With funds raised throughout North America and Europe, CNEWA is coordinating its efforts with partners on the ground, including the Melkite Greek Catholic and Greek Orthodox patriarchates in Damascus, the Good Shepherd sisters in Damascus and a Melkite Greek Catholic parish in Qaa, a village on the Lebanese-Syrian border.
To read the full report, click here. To learn how you can support CNEWA’s relief efforts in Syria, click here.
1 August 2012
Tags: Syria Refugees Relief CNEWA Pontifical Mission Issam Bishara
A Coptic priest celebrates the liturgy at a church in Deir Azra, a Christian village in Upper Egypt. (photo: Holly Pickett)
Last week, Trudy Rubin, a columnist for the Philadelphia Inquirer, reported on the reactions within Egypt’s Coptic community to the election of Muslim Brotherhood leader Mohammed Morsi as president:
There were simmering tensions between radical Muslims and the Coptic community under the Mubarak regime, including attacks on the Copts' places of worship. To open new churches, Copts were required to get presidential permission, which was rarely forthcoming, forcing them to worship in “unlicensed,” and thus vulnerable, structures.
“We thought the revolution would solve our grievances,” Sidhom said, ruefully. “It took a lot of people by surprise that Islamists were able to take advantage of the revolution.”
Under Hosni Mubarak, she said, despite the problems, ultraconservative Salafi Muslims had no power. Now, young Salafis return from the cities to their home villages, where Copts and Muslims have lived side by side, and warn them against Christian “infidels.” She reeled off a list of churches that have been burned down since the revolution.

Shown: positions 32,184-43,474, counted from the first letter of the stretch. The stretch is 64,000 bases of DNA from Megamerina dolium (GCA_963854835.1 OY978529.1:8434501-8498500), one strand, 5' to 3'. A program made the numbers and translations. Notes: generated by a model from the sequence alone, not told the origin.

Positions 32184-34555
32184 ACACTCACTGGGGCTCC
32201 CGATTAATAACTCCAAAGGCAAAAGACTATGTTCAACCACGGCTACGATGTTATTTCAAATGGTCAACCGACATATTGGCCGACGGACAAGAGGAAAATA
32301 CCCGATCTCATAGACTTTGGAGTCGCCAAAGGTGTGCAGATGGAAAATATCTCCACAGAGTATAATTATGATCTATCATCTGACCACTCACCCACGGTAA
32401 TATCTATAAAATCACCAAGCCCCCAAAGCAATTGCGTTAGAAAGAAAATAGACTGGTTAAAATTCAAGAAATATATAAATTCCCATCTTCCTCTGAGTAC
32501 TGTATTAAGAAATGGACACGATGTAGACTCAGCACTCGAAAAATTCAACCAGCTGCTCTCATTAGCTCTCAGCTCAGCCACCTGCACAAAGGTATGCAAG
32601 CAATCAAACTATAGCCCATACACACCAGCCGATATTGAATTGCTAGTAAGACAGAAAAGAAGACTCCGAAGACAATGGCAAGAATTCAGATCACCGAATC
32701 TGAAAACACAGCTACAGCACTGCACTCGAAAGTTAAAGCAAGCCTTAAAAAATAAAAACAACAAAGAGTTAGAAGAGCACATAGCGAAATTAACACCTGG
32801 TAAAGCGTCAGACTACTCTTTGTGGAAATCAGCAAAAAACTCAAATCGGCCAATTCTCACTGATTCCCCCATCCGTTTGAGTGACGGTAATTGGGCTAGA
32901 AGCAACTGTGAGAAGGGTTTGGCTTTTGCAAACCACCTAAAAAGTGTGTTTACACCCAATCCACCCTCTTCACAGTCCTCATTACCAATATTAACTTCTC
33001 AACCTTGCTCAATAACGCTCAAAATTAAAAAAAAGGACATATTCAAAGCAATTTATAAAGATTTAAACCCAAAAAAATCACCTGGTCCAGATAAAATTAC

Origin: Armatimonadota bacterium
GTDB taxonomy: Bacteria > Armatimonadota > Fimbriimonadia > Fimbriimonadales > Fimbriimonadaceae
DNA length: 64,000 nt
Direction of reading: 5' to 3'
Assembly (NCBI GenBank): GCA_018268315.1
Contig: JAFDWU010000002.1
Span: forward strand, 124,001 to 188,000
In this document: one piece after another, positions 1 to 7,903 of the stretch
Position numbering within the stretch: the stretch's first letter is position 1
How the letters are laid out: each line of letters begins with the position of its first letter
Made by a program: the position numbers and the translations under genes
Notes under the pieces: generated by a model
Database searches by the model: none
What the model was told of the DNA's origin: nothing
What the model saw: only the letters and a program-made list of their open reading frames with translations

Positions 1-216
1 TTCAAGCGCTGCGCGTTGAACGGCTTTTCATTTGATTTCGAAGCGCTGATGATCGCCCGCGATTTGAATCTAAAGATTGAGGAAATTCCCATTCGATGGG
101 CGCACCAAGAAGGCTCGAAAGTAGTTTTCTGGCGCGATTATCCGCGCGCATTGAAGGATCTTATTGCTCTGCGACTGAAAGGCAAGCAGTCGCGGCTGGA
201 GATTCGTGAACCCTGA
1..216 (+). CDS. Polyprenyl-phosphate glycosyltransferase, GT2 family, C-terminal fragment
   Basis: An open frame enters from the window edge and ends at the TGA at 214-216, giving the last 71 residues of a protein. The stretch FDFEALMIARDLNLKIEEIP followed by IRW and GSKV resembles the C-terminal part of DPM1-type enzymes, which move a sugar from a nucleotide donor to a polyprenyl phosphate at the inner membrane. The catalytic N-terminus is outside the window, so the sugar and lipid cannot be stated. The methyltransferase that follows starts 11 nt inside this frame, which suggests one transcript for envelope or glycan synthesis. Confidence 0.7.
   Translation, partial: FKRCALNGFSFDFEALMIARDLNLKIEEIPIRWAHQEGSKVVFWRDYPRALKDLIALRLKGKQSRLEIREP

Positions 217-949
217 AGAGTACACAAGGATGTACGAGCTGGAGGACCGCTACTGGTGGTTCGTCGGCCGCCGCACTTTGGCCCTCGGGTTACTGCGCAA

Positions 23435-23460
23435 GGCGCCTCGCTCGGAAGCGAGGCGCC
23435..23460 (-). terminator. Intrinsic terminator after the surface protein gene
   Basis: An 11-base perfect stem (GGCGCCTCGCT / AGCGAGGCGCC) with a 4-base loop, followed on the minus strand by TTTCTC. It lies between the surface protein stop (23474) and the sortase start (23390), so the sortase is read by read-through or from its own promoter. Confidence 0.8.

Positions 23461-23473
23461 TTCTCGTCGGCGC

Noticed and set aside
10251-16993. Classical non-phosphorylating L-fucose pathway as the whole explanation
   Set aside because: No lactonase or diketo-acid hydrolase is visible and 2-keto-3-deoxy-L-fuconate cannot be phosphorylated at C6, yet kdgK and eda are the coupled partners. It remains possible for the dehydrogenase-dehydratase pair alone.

For more from this story, read Copts in Egypt are watching and worrying.
1 August 2012
Tags: Egypt Village life Coptic Christians Coptic Church
Center in Bethlehem provides care for those suffering post-traumatic stress (Catholic News Service)
Maronite bishops criticize Lebanese government (The Daily Star)
Fighting in Syria reaches Christian areas of Damascus (The Daily Star)
Irrigation technology to improve Ethiopian food security (News Dire)
Power restored in India, ending two-day blackout for more than half a billion (BBC)
Disavowed letter from Egyptian president pledges new peace efforts with Israel (Washington Post)
Tags: Syria India Egypt Lebanon Ethiopia